I leave the implications of that figure up to transportation experts who can compare it to present street parking in America for cars and against mass-transit per-rider expenses. I wonder how that compares to an Ooneepod, which is designed to be self-supporting by advertising and doesn’t require 24/7 staffing? (Thanks to Sebastian Posth [@posth] on Twitter for the Dutch link.)

American cities need to phase out cars

Yet America’s urban centers were still rent asunder during its great mid-20th century car bender. Large swathes of our finest cities were eviscerated to make way for filthy, dangerous freeways, and hideous parking lots and garages. New cities were built entirely around this new transport paradigm, eating up vast quantities of land and forcing millions upon millions of people to spend hours every day stuck in traffic. Cars became a near requirement for most Americans, even in relatively dense metros.


All this is why American cities should follow the lead of European cities like Oslo and Brussels, and start phasing out private cars in their central cities. First, they could reserve certain streets as pedestrian and bike-only thoroughfares (and have a good deal of space left over for cafes or pocket parks, incidentally), and simultaneously upgrade their transit service.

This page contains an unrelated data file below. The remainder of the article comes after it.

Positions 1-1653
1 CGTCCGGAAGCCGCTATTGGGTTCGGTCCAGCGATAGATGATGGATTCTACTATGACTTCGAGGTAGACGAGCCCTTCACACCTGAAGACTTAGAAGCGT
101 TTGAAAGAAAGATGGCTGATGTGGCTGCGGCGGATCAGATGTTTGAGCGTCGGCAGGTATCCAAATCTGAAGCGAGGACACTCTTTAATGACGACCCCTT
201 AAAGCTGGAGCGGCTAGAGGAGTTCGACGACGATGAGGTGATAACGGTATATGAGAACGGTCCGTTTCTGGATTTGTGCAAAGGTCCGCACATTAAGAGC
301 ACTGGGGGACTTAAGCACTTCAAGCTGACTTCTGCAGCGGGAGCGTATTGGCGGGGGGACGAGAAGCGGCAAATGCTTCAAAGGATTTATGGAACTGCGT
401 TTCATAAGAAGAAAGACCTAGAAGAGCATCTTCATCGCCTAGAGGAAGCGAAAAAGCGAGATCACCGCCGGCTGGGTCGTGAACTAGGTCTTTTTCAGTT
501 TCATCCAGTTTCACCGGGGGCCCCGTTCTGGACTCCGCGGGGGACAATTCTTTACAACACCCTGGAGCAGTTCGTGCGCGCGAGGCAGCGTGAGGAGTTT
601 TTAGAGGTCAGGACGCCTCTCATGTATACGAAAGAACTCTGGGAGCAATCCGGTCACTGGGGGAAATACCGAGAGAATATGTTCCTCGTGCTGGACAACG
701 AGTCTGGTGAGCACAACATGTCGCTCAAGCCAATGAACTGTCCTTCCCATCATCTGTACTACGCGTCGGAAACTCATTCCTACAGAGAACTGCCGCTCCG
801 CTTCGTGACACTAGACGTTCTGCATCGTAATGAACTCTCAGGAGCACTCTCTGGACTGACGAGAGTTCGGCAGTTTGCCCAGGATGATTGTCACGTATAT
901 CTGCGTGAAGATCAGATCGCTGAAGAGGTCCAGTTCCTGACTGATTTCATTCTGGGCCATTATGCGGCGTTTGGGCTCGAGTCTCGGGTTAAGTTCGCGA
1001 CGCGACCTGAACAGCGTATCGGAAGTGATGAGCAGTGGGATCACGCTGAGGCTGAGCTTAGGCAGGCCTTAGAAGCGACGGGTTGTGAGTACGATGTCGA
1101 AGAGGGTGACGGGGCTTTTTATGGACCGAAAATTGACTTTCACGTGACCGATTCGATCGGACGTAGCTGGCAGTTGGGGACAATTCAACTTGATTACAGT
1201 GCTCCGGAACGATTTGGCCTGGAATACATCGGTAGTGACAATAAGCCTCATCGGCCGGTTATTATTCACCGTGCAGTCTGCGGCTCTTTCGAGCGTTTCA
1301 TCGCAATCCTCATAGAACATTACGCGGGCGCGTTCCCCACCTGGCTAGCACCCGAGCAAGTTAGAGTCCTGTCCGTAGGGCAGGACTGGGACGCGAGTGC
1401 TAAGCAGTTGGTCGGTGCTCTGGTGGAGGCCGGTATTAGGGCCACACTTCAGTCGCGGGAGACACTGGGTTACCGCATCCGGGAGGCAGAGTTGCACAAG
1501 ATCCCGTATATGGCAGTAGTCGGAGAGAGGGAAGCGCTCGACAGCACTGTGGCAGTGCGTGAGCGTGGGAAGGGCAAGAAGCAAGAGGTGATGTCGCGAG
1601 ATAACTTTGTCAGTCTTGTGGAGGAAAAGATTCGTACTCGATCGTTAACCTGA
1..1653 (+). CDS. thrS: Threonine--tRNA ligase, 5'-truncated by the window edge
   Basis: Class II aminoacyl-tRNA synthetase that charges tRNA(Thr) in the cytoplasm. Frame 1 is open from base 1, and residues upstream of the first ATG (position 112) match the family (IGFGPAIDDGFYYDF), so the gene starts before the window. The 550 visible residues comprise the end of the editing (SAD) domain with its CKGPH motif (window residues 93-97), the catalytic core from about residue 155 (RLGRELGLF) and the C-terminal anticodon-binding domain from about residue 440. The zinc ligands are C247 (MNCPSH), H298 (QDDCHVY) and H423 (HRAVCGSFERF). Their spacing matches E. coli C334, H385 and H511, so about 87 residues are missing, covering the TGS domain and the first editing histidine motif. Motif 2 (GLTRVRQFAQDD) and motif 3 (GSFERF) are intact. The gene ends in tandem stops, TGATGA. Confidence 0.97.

Boldfaced emphasis added by me.

It needs to be more than just a few streets:

Electric Scooters

Singapore, the world leader in dealing with Alt-Wheels, now requires eScooters to be registered with the government.

Registering Your E-scooter Part 1 – Pre-registration Checks

Registering Your E-scooter Part 2 – Registration Process

The registration process can be seen here. Electric skateboards are not mentioned but are exempt — as are electric unicycles and hoverboards — since they lack handlebars.

Now that Singapore has done it, every other nation will too.

Chicago’s scooters are mostly being used during rush hour, and 3 other things to know about the devices

On a recent weekday morning, 36 shared electric scooters were available at the tiny Polish Triangle park on the city’s Near Northwest Side. They outnumbered the pigeons.

West Town resident Vince Eckles, 50, used a smartphone app to rent a red Jump scooter for his 1-mile trip to work.

“I’d rather take these than the bus — less crowds, less hassle,” said Eckles, adding that he has used the scooters for his commute since the city’s pilot program began June 15.

Eckles is part of a trend. A new study from DePaul University’s Chaddick Institute for Metropolitan Development looking at one July day found that most rentals in Chicago’s scooter pilot program take place during the morning or evening rush hour.

Boldfaced emphasis added by me.

Unsurprising. Using mass transit runs the risk of encountering crazies. All the mass-transit boosters ignore that fact.

And now for something completely illegal …

Electric Scooter Racers Take Over Streets | NBCLA

Thanks to Redditor u/socalgirl2, the above event has been explained.

It was organized via Instagram:

Here’s another TV report posted on Instagram. Geofencing turned off some of the rental eScooters.